Media, Influency, and The Unbundling of Television Channels

We’re always looking for new forms of Influency and new ways to create business change. In fact, so is everyone, including huge telecommunications media companies like Verizon.

Yes, I just called Verizon a media company. That’s a business change for sure, and historically not the way the behemoth is referred to, but it’s apt. Verizon wants to be your one source for media and media delivery and they’re trying something new.

Something huge. Something that will help Verizon tremendously and their customers in a lesser way. In fact it’s possible that it could actually hurt Verizon customers, but this one is going to take some time to play out so … think about this:

If Verizon gets their way, television channel bundling is about to become a thing of the past.

According to this article in The Wall Street Journal, Verizon has begun negotiations with media providers to make every channel a pay channel. But unlike the way things have worked in the television distribution business for decades, this isn’t a “bundles versus premium content” conversation. Verizon is proposing that they pay content companies only when subscribers to Verizon FIOS actually watch a channel.

Influency shift, indeed.

Will this lower your cable or satellite television bill? Actually, no—or at least not yet. Verizon isn’t suggesting that if they pay less you’ll pay less. What they’re saying is that they should pay less right now, and maybe, just maybe, savings will trickle down to the consumer eventually.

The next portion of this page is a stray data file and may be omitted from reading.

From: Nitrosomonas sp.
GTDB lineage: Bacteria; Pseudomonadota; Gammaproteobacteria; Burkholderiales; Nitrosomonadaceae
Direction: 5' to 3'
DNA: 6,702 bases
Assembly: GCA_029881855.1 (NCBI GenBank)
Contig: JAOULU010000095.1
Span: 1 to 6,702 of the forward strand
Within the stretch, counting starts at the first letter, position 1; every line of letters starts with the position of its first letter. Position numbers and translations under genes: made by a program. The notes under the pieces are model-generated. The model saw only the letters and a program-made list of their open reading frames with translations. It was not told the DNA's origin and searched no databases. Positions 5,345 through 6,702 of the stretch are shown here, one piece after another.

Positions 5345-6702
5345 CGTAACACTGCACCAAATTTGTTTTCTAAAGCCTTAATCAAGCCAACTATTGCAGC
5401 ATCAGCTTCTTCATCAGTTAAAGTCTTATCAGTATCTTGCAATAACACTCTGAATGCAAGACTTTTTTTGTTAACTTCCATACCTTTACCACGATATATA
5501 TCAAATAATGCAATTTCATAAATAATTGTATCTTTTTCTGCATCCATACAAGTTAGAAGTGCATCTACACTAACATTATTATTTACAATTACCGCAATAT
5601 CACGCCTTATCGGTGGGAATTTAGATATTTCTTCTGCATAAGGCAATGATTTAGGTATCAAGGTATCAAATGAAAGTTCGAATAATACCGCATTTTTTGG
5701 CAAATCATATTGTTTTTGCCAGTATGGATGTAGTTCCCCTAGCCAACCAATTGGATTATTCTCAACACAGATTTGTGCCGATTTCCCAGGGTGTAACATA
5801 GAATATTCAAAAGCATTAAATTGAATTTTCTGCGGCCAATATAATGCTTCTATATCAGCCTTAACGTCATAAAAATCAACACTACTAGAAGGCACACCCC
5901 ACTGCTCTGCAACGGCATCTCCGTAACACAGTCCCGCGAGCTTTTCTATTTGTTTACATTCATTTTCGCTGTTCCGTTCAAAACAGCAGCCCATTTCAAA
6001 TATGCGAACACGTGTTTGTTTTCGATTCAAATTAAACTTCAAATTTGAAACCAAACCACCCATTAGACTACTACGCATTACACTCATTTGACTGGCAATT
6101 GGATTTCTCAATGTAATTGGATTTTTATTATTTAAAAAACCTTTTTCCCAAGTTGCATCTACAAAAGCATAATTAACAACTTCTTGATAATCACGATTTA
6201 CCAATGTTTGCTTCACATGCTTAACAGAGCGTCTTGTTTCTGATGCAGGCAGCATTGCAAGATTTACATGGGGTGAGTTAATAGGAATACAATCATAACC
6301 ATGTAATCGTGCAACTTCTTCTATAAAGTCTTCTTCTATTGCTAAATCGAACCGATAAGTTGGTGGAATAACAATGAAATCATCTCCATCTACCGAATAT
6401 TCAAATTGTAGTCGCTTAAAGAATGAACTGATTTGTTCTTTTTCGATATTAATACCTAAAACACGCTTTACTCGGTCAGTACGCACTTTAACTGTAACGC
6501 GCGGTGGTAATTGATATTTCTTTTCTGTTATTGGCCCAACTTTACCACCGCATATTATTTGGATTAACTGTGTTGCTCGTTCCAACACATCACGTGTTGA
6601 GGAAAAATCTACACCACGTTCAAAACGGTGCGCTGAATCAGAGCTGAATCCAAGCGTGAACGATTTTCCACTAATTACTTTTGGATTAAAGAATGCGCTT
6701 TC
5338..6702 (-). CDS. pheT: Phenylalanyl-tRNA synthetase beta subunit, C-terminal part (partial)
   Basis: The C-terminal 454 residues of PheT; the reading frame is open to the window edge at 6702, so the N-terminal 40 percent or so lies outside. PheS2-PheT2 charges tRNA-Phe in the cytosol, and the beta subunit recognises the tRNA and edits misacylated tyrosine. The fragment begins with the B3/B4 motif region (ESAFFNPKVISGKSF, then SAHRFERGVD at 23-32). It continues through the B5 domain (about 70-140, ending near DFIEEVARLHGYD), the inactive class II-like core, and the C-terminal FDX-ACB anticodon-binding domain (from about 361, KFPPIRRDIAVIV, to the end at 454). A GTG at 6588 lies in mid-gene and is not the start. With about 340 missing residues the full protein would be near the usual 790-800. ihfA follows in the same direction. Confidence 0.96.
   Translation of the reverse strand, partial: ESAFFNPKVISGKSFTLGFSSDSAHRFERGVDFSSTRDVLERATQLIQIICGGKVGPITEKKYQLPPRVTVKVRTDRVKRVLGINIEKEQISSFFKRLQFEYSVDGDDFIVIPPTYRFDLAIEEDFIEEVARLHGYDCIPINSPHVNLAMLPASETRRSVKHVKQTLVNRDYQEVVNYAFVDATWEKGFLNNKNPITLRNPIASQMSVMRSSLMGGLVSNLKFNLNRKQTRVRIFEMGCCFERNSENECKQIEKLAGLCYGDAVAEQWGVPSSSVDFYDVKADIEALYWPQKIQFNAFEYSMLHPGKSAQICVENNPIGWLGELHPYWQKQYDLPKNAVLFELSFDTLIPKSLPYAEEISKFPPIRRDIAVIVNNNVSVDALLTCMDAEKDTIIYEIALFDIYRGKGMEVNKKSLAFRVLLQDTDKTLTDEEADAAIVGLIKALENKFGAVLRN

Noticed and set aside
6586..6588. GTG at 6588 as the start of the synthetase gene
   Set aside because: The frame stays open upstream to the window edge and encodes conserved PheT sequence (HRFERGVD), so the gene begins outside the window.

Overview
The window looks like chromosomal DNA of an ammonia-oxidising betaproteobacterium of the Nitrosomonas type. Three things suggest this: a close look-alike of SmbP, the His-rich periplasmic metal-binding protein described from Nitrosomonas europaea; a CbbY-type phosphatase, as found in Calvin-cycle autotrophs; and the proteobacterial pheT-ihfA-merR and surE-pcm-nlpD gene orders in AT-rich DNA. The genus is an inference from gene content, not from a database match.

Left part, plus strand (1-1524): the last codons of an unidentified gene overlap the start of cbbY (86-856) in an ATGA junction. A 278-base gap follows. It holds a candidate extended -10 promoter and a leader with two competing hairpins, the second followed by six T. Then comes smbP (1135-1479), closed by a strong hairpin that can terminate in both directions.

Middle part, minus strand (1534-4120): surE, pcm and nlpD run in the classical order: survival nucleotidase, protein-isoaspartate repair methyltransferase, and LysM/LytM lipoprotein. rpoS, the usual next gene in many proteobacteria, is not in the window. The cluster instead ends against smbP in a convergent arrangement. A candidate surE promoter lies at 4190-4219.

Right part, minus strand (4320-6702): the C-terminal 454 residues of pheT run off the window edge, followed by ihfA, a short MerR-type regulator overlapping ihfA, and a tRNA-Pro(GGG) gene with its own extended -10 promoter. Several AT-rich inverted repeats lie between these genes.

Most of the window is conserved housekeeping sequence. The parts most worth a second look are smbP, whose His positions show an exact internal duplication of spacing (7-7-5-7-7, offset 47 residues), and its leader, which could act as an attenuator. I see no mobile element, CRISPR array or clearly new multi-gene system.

It’s difficult to imagine circumstances under which content and media providers will see this as a good idea. Although, with the idea of channel unbundling now looking like it’s getting closer to reality maybe the alternative Verizon is offering has some place; perhaps Verizon will pay a reduced bundling fee and the content companies will benefit from the lure of potential pay-per-view or bill-per-cycle revenue. But mostly, this story serves as a reminder that in content and media, like all businesses, renegotiation can happen at any time.

The idea of being told when you can watch something went away years ago when DVRs—and before that VCRs—came along. the idea of being told where you can watch media or on what device is on its way out the door, too.

Greed and profit issues notwithstanding, when this stuff all washes out we need to remember that media is a business and companies that produce media are trying to be profitable just like anyone else. That goes for media distributors, too. What’s being missed by companies that dig in their heels in the face of looming business change is that it’s a strategy that rarely works—not even for ‘the big guys’. Even Verizon, a big guy if ever there was one, is figuring this out.

Media and content are becoming ever more important in the business landscape. The question, as we tell our clients that it’s time to produce video, is how you’re going to manage the change.

You can start by contacting me, here.

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